Are your requirements functional?

The challenges of requirement definition

In the first part of this blog we looked at traceability of requirements and how it is handled in the automotive, aviation and medical device sectors. In this second part of the blog we look at notation and the difference between functional and non-functional requirements.

Consistency is the name of the game, but sometimes this can in larger teams be more challenging if there is not a clearly defined set of rules. In this blog we look at techniques that can support a consistent definition or requirements

Requirement notation

Most of us are used to reading international standards und over the years many have adopted a set of rules to define what is mandatory or what is a recommendation for clauses in the standard. Standards such as IEC 62304 for the medical device or the technical specification IEC TS 62443 for Industrial communication network security provide definitions of ‘shall’, ‘should’ or ‘may’. Interesting is that different standards and technical documents use the terms in differing ways. ‘May’ in IEC 62304 is used to describe a permissible way to achieve compliance with a requirement and in IEC TS 62443, ‘may’ is used for advice that is optional.

The point above is not surprising as standards are written by different committees and with different participants all with their respective views.

However, within a company or organization with the same team or teams, consistency can be achieved across processes, specifications and above all requirements. The examples of ‘shall’, ‘should’ and ‘may’ is though, a simpler example than that of capturing consistency in requirement definition.

One very helpful strategy championed by Jama Software is the Easy Approach to Requirements Syntax (EARS) notation, developed by Alistair Mavin.

As a strategy very helpful in producing well defined and consistent requirements. The syntax is based on 6 keywords – shall, while, when, where, if and then. They are used to define 6 requirement structures:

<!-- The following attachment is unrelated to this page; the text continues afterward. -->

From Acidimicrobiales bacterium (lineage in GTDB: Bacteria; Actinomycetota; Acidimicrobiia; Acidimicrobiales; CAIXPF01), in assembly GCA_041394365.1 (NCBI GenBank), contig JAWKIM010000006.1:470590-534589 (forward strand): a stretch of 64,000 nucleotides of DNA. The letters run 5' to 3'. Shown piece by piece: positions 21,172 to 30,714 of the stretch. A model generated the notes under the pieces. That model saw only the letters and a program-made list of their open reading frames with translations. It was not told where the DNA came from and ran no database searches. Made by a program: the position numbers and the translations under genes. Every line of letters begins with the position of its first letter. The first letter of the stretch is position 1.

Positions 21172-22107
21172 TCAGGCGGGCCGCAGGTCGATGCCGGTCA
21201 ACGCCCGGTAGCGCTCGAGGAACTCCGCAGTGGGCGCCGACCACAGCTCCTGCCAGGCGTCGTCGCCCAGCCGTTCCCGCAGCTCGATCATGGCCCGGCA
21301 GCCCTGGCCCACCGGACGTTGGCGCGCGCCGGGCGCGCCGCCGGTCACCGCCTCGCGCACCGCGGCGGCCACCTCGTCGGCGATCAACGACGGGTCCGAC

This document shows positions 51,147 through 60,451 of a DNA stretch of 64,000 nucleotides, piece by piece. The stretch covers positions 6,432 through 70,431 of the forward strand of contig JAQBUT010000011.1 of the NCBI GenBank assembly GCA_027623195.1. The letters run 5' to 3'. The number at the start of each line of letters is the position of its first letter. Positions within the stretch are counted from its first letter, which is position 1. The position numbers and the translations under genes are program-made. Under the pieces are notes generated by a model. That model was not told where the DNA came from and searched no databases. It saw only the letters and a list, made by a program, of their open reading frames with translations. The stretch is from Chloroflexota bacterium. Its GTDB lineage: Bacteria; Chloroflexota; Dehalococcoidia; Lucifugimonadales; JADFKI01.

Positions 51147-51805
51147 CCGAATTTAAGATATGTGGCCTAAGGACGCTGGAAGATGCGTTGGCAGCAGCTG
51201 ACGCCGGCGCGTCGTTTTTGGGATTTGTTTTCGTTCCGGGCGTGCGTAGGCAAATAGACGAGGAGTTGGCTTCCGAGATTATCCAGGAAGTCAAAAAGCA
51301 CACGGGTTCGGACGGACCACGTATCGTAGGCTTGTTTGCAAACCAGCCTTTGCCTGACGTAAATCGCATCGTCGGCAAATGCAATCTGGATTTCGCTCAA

1. Ubiquitous requirements – The ECG recorder shall have a mass less than 200 grams.
  2.  State driven requirements – While there is insufficient charge in the battery the car dashboard shall display battery low.
  3. Event driven requirements – When mute is selected the radio shall suppress all audio output.
  4. Optional feature requirements – Where the blood pressure meter has more than one cuff size the LCD shall display the actual cuff size.
  5. Unwanted behavior requirements – If an invalid password is entered then the LCD shall display, please re-enter the password.
  6. Complex requirements – While the aircraft is on the ground, when reverse thrust is commanded the engine control system shall enable reverse thrust.
Lorit lead consultant and owner, Alastair Walker

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Using this syntax supports a consistent approach to requirements definition. Not so easy is managing teams such that this is applied across the board, but there many organizations which use this strategy or similar strategies very successfully.

Consistency checks on requirements is also an inconsistent topic across the world of international standards! More focus is placed on requirements attributes in the world of software, than at systems or hardware level (ISO 26262 and IEC 62304 as examples), but this is perhaps more in focus due to the potential systematic faults being the results of poor software definition. Hardware and systems have additional concerns over and above systematic faults.

Functional or non-functional requirements

Also, a topic that often leads to numerous discussions, is that of functional against non-functional requirements. Functional requirements define what the product shall do. Non-functional requirements specify the criteria to enable the achievement of the functional requirements, so to speak the ‘how’. Non-functional requirements define criteria such as usability, effectiveness, scalability etc.

If functional requirements are not compliant a system or product may deliver incorrect output. If non-functional requirements are not implemented correctly the system or product may not deliver the output at the correct rate or with the appropriate quality.

Many international standards do not focus on the difference between the two types, as at the end of the day all requirements need to be appropriately implemented.


Ultimately, simplicity and consistency in the approach to any subject, help reduce potential errors just as coding guidelines for software teams help to reduce the diverse style of code implementation.

Using standard notation in generating requirements helps to reduce the number of requirements flaws, provided the requirement content is appropriate.

Look out for our new requirements management course in 2024, where we will present topics covered in the last 2 blogs, plus many more.

By Alastair Walker, Consultant & Owner

If you would like to join one of our training courses covering a variety of safety related topics, take a look at our offerings . For these and our new Requirements Management course, please do not hesitate to contact us at



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